Thursday, December 30, 2010

Kevin's 20 Favorite Albums of 2010

Well, its that time of year again. Looking back on 2010 and trying to come up with my list, I realized that this was actually a pretty interesting year music-wise and so I found it hard to whittle down just twenty.  You'll notice my honorable mention section is sort of long, perhaps too long. I agree with Roger Ebert in that idea of objectively ordering works of art is sort of strange. Who knows? In time all these albums can be moved around and even dropped off the list, but this is where it stands now, the order might be, MIGHT be, a bit iffy. But, here we go, my top 20 favorite albums of 2010:

20) Ghostface Killah, Apollo Kids
This is a perfect example of what I was talking about above. This was just released last week so I felt like I couldn't in good conscience rate this higher. This could have been in my top ten it's really that good. Ghostface, with a bunch of tremendous guests, and some amazing production, returning to what he does best after stumbling a bit with his last album. The number doesn't really denote how great this album is.

19) Sleigh Bells, Treats

No disrespect to the White Stripes, who, with just two people, make sounds like Led Zeppelin. But this year two person bands seem to have been branching out and finding sounds way beyond just bluesy rock n'roll. Sleigh Bells definitely do,. Oddly, at the end of the year I find this band to be pretty divisive. I can see why, they aren't for everybody. Two people into hip hop and metal get together in a collision course and make beautiful noise together.

18) Pulled Apart By Horses, Pulled Apart By Horses

Leave it to England to bring angry punk to indie kids. I have to thank Tina for hepping me to this, this album hasn't been released in the U.S. They are like if the Blood Brothers and Future of the Left got together and had an angry, witty baby.

17) Wheels On Fire, Liar, Liar

Sons and daughters and ancestors of early Rolling Stones. They make you want to hop around the room.

16) Strong Arm Steady, In Search Of Stoney Jackson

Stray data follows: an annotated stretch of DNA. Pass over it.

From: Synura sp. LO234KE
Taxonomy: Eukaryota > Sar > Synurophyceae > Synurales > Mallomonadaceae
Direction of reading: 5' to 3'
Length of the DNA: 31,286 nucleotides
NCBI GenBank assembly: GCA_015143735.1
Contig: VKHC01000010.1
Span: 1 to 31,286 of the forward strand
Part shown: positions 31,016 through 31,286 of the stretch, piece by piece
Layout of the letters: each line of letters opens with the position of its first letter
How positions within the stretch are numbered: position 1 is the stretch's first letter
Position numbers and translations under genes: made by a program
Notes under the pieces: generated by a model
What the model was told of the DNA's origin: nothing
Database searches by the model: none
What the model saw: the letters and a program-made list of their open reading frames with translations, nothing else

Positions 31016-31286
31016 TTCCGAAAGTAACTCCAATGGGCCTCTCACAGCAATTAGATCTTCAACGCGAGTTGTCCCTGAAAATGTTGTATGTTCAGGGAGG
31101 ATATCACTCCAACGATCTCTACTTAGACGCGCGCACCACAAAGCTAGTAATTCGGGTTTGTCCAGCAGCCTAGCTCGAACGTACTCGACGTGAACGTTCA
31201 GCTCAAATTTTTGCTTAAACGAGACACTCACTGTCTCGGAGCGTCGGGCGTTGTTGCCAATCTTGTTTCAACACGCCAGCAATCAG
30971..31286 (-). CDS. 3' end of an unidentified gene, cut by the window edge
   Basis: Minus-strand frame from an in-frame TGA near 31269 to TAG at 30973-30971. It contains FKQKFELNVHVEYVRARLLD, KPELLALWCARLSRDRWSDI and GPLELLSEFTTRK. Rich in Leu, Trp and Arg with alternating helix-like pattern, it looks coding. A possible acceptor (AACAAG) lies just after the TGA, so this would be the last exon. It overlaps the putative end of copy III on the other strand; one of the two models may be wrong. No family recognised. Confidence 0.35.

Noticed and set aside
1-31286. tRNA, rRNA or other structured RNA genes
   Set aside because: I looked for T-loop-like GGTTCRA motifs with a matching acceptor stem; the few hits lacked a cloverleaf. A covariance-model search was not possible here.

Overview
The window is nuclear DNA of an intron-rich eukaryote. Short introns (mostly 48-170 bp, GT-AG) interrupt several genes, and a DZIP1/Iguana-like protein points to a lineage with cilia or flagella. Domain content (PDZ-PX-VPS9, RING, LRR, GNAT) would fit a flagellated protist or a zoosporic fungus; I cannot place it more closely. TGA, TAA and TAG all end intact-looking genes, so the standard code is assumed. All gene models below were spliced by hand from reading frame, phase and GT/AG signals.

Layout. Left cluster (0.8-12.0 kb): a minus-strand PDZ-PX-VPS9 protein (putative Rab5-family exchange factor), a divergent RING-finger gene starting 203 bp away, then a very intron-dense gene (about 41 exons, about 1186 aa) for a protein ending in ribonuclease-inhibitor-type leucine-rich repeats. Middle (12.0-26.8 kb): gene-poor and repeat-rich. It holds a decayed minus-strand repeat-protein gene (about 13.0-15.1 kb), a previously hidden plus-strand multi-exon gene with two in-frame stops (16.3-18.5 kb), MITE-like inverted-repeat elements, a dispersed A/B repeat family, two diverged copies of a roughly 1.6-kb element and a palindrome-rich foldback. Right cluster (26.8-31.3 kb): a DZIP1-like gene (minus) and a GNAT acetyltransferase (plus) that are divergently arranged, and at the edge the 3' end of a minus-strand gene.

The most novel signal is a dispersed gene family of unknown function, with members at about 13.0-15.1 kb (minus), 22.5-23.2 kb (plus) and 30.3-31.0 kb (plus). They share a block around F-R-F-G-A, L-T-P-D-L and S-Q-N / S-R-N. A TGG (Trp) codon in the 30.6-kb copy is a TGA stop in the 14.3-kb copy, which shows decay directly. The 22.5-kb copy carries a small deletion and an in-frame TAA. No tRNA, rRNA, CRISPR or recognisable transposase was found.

This and the album below share a few similarities. One being they are both of Stones Throw Records and the second being they were both produced by Madlib. In some ways they are a part of the same whole. Madlib creates this incredibly rich tapestry on these albums based around soul and funk from the seventies (he didn't produce Ghostface's album, but similar samples are used to great effect there too)

15) Guilty Simpson, O.J. Simpson

This is the best Guilty has ever sounded with his over-the-top street rhetoric. Madlib supplies the icing on the cake by creating a whole world out of not just that seventies soul and funk, but samples from blaxploitation movies and soundtracks, as well as comedians. You can usually rely on good work from Madlib, but these two albums he, as well as the rappers, really hit their stride. Which is amazing considering how prolific Madlib is.

14) Harlem, Hippies

Garage rock, as genre, keeps getting older, but the kids playing it stay the same age. Sure, there's not quite any sort of edge here, but you can't argue really with such a joyous noise that you can shake your hips to.

13) Yeasayer, Odd Blood

Warped, dense, synthey, sort-of eighties. Whats even weirder about it is that listening to the songs closely, the songs are surprisingly positive despite how it might actually sounds if that makes sense.

12) Daughters, Daughters

I was sad to find out that these guys had broken up and this was a posthumous release because it would have been amazing to see this crazy, loud, wall of sound done live. Too bad. But at least we have this record.

11) Spoon, Transference

Spoon is sort of like Pixar. Follow me here: they consistently put out such good albums, that it makes you sort of forget how good they are. Or you just start to expect it to be good. My point being, Transference continues this trend.